2.2 — Random Variables and Distributions — Class Notes


Tuesday, September 8, 2019


Today we finish your crash course/review of basic statistics with random variables and distributions.


Live Class Session on Zoom

The live class Zoom meeting link can be found on Blackboard (see LIVE ZOOM MEETINGS on the left navigation menu), starting at 11:30 AM.

If you are unable to join today’s live session, or if you want to review, you can find the recording stored on Blackboard via Panopto (see Class Recordings on the left navigation menu).

Problem Set

Problem Set 1 answers are posted on that page in various formats.

Problem set 2 (on classes 2.1-2.2) is posted shortly, and is will be due by Sunday September 13.

Math Appendix: Properties of Expected Value and Variance

There are several useful mathematical properties of expected value and variance.

Property 1: the expected value of a constant is itself, and the variance of a constant is 0.

\[\begin{align*} E(c)&=c\\ var(c)&=0\\ sd(c)&=0\\ \end{align*}\]

For any constant, \(c\)

Property 2: adding or subtracting a constant to a random variable and then taking the mean or variance:

\[\begin{align*} E(X \pm c)&=E(X) \pm c\\ var(X \pm c)&=X\\ sd(X \pm c)&=X\\ \end{align*}\]

For any constant, \(c\)

Property 3: multiplying a constant to a random variable and then taking the mean or variance:

\[\begin{align*} E(aX)&=E(X) aE(X)\\ var(aX)&=a^2var(X)\\ sd(aX)&=|a|sd(X)\\ \end{align*}\]

For any constant, \(a\)

Property 4: the expected value of the sum of two random variables is equal to the sum of each random variable’s expected value:

\[E(X \pm Y)=E(X) \pm E(Y)\]

R Appendix: Graphing Statistical and Mathematical Functions in R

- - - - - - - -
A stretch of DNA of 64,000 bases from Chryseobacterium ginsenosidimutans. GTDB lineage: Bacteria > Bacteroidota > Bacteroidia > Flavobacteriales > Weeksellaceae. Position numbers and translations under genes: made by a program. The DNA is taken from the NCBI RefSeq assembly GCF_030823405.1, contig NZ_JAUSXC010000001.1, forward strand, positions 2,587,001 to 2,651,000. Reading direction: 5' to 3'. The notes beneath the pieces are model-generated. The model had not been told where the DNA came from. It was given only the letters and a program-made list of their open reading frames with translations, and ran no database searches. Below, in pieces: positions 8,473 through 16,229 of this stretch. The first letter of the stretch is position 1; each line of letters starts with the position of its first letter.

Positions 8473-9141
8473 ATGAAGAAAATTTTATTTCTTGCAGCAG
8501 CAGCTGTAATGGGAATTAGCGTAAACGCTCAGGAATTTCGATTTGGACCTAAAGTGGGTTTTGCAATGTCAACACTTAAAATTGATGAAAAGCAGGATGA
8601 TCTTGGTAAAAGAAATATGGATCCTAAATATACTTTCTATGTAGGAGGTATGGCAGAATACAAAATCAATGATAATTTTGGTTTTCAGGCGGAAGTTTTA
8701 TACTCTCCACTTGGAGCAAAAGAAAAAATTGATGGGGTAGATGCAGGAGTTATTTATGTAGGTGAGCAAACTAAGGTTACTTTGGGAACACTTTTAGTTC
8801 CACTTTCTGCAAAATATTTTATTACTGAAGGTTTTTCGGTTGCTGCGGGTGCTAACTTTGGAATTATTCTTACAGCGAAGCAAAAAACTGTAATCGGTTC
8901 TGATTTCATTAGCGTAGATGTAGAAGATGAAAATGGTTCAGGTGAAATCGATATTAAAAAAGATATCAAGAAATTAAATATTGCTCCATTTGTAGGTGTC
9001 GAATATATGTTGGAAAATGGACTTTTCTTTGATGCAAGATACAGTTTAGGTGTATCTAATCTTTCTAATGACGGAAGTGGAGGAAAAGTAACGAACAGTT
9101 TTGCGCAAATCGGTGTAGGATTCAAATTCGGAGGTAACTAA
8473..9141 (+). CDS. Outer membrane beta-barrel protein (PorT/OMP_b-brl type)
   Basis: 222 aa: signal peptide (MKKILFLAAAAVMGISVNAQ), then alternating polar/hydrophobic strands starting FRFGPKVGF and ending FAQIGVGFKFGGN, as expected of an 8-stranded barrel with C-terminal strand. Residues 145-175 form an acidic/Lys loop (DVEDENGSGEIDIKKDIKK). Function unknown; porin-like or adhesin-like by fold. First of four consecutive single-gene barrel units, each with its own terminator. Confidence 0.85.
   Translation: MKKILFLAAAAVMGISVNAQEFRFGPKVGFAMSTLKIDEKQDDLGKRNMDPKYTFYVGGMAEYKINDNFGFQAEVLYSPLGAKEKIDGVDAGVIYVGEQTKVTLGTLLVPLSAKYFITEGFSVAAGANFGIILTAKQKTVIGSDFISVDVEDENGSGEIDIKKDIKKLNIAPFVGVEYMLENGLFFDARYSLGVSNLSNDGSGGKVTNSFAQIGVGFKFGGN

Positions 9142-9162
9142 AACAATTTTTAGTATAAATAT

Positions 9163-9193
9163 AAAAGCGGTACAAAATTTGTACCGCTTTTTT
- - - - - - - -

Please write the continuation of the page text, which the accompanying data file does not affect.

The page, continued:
The mosaic package is useful for making and using mathematical functions in R.

# install.packages("mosaic") install for first use
library(mosaic) # load 

Creating Mathematical Functions

You can create custom mathematical functions using mosaic by defining an R function() with multiple arguments. As a simple example, make the function \(f(x) = 10x-x^2\) (with one argument, \(x\) since it is a univariate function) as follows:

# store as a named function, I'll call it "my_function"

# look at it
## function(x){10*x-x^2}

There are some notational requirements from R for making functions. Any coefficient in front of a variable (such as the 10 in 10x must be explicitly multiplied by the variable, as in 10*x).

To use the function to calculate its value at a particular value of x, simply define what the (x) is and run your named function on it:

# f of 2 
## [1] 16
# f of 2 and 4
## [1] 16 24
# f of 2 through 7
## [1] 16 21 24 25 24 21
# define x first as a vector and then run function on it

## [1] 16 24

Graphing Mathematical Functions

In ggplot there is a dedicated stat_function() (equivalent to a geom_ layer) to graph mathematical and statistical functions. All that is needed is a data.frame of a range of x values to act as the source for data, and set x equal to those values for aesthetics.

## ── Attaching packages ─────────────────────────────────────── tidyverse 1.3.0 ──
## ✓ tibble  3.0.4     ✓ purrr   0.3.4
## ✓ tidyr   1.1.2     ✓ stringr 1.4.0
## ✓ readr   1.3.1     ✓ forcats 0.5.0
## ── Conflicts ────────────────────────────────────────── tidyverse_conflicts() ──
## x mosaic::count()            masks dplyr::count()
## x purrr::cross()             masks mosaic::cross()
## x mosaic::do()               masks dplyr::do()
## x tidyr::expand()            masks Matrix::expand()
## x dplyr::filter()            masks stats::filter()
## x ggstance::geom_errorbarh() masks ggplot2::geom_errorbarh()
## x dplyr::lag()               masks stats::lag()
## x tidyr::pack()              masks Matrix::pack()
## x mosaic::stat()             masks ggplot2::stat()